Who Must Pay Underpayment Tax Penalties?
The general guideline for whether taxpayers owe the 2022 penalty is based on their withholding and estimated tax payments. The taxpayer may owe an underpayment tax penalty if their total withholding and timely estimated tax payments were less than the smaller of:
- 90% of their tax for 2022, or
- 100% of their tax for 2021. This tax return for 2021 must cover a 12-month tax period.
Special Rules For Certain Taxpayers
While most of the population will follow the general guidelines for underpayment penalties, certain groups of individuals have special rules with associated tax penalty rates.
- Farmers and Fishermen
Qualifying taxpayers who have earned at least two-thirds of their gross income from farming or fishing can substitute the 90% tax rate from above with 66.67%.
- High-Income Taxpayers
Taxpayers whose adjusted gross income (AGI) as found on line 11 of IRS Form 1040 for the 2021 tax year was more than $150,000 for those with a joint filing status or $75,000 for married filers who file separately may substitute 110% for 100% from the tax rate above.
- Household Employers
If taxpayers report the wages that were paid to a household employee by filing Schedule H with their income tax return, they may not have to include household employment tax in the calculation of their underpayment penalty.
Household employers may qualify for this special rule if federal income taxes are not withheld from their income, such as wages, annuities, pensions, or gambling winnings. Additionally, to qualify for this special rule, even if household employment taxes were not included in the taxpayer’s estimated tax calculation, they wouldn’t be required to make estimated tax payments to avoid a penalty.
What Happens If The IRS Figures The Tax Penalty?
After filling out the flow chart on page one of IRS Form 2210, if the taxpayer did not check box B, C, or D in Part II, the IRS will figure out the penalty for the taxpayer’s underpayment of estimated tax and will send them a bill in the mail. This bill will inform the individual about exactly how much they owe in taxes and penalties while providing instructions on how to resolve the tax liability.
If the individual files their federal income tax return along with the payment of their tax bill by the due date of April 17, 2023, the taxpayer will only be required to pay the penalty and will not be charged any interest on the penalty. If the taxpayer completes their tax return as usual and does not input a value on the penalty line, the IRS will calculate the penalty for them and the taxpayer will not need to file IRS Form 2210.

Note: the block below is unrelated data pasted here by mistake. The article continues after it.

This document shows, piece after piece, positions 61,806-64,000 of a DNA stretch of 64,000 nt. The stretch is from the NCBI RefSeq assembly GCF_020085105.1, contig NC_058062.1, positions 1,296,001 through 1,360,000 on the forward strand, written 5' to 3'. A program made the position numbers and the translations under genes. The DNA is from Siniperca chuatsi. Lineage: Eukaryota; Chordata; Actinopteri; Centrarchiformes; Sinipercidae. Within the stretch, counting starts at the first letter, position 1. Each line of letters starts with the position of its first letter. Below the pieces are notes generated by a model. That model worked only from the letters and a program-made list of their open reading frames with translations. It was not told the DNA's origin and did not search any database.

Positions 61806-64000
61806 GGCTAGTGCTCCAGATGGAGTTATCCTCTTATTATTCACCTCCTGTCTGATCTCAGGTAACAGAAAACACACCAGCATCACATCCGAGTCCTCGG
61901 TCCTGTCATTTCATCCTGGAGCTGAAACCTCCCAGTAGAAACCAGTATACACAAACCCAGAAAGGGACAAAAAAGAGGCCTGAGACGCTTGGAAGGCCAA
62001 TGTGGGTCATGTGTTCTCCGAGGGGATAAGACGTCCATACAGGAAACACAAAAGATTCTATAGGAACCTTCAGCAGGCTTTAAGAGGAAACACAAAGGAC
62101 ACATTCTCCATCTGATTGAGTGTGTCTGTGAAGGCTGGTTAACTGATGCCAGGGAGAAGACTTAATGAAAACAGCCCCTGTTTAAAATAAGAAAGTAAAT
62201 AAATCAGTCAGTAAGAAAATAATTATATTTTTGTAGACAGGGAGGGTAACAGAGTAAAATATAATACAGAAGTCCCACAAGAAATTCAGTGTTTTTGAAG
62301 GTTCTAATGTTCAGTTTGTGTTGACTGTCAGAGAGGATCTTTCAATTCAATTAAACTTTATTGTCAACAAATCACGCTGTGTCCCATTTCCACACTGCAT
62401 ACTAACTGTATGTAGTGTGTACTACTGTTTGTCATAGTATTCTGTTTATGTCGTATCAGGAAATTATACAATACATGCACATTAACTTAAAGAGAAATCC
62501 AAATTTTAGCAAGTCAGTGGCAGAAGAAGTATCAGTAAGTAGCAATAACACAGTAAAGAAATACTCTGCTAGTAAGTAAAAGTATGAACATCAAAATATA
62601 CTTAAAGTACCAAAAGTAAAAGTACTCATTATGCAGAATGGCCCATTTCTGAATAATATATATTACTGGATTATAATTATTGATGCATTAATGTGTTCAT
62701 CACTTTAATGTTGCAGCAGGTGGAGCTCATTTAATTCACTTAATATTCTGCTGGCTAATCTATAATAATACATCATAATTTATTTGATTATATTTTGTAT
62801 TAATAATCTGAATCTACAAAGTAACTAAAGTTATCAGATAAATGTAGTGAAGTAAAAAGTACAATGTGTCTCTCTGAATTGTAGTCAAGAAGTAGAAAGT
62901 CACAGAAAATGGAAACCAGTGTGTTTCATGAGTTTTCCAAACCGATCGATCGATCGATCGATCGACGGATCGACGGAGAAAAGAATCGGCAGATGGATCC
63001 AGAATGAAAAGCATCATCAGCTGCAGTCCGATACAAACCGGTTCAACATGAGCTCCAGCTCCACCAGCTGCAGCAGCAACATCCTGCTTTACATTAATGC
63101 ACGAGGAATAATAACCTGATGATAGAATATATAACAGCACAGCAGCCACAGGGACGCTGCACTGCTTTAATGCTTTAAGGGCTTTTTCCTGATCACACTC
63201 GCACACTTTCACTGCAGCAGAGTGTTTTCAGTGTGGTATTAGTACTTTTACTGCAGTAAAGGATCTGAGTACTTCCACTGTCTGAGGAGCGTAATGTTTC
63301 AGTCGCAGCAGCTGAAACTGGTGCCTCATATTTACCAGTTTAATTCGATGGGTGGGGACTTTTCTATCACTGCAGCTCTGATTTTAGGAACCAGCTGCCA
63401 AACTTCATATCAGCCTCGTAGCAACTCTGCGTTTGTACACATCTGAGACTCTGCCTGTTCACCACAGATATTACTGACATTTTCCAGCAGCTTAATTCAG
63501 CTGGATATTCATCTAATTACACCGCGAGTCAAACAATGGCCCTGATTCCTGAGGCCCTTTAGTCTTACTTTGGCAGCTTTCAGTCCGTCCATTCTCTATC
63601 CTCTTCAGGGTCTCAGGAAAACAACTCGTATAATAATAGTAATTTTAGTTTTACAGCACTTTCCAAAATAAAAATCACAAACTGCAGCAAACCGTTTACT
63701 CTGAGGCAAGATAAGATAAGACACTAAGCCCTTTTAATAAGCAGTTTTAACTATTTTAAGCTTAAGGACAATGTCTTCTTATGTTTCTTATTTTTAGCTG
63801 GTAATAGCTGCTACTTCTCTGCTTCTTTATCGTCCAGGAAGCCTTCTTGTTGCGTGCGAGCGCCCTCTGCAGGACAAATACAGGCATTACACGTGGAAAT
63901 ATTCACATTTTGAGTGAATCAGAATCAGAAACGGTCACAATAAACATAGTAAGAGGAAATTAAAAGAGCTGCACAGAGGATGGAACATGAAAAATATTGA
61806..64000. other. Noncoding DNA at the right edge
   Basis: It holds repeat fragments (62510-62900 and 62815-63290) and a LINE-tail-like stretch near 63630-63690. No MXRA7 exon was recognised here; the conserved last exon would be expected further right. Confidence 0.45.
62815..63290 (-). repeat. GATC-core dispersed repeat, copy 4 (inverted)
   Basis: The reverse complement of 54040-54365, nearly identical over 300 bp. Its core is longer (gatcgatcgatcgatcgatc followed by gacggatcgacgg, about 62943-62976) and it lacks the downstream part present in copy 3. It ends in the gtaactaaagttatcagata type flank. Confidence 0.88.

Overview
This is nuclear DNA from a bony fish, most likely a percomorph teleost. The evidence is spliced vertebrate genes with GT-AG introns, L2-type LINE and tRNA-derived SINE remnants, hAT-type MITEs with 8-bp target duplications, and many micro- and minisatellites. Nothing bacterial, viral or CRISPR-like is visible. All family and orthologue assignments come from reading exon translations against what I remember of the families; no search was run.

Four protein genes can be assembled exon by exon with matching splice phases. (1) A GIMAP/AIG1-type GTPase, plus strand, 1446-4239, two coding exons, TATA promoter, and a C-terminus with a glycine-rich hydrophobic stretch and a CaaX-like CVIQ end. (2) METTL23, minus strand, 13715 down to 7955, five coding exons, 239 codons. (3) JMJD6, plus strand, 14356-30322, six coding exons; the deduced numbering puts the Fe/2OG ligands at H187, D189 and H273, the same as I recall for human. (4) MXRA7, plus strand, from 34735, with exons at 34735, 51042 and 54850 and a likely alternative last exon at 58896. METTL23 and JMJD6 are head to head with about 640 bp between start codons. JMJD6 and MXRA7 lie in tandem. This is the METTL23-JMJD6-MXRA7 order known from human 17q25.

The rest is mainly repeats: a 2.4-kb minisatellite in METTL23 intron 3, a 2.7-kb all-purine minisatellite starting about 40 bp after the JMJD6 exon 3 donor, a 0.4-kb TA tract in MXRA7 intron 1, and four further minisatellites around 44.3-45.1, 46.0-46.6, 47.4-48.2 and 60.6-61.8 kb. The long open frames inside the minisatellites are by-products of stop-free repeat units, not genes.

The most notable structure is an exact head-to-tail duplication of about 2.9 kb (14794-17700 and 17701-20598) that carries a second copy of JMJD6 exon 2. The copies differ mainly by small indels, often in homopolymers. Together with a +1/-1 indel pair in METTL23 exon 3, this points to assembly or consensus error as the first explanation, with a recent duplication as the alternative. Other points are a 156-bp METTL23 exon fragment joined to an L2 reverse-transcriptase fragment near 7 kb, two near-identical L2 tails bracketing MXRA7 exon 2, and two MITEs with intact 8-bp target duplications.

Who Qualifies To Have Their Tax Penalty For Underpayment Waived?
There are certain circumstances in which taxpayers may be approved for an exemption and can have their underpayment penalty waived.
If taxpayers are 62 years old or above and are retired or disabled, it could be considered a reasonable cause to have the penalty waived. An example of a taxpayer who may qualify to have the penalty waived in this circumstance includes experiencing financial hardship or losing mental or physical control.
Taxpayers may also be eligible to have their underpayment penalty waived if they experience an unusual event that is beyond their control, preventing them from making estimated quarterly tax payments. Qualifying circumstances for an underpayment penalty waiver may include a serious illness, a natural disaster causing damage to their home, or a domestic violence situation.
In the case of a federally declared disaster in the area where the taxpayer lives, they will automatically qualify for an underpayment penalty waiver.
Information Included On IRS Form 2210
When filling out IRS Form 2210, the taxpayer must include all of their personal identification information, including their full name, Social Security Number, income details, and previous tax information. The taxpayer must also include any tax credits or deductions they claim on their tax returns, such as the child tax credit, dependent care expenses credit, or a premium tax credit advanced to their insurance provider.
If you have any questions about tax penalties, IRS Form 2210, or filing your income tax return this tax season, the tax professionals at Ideal Tax are here to help. See how you can maximize your tax refund today.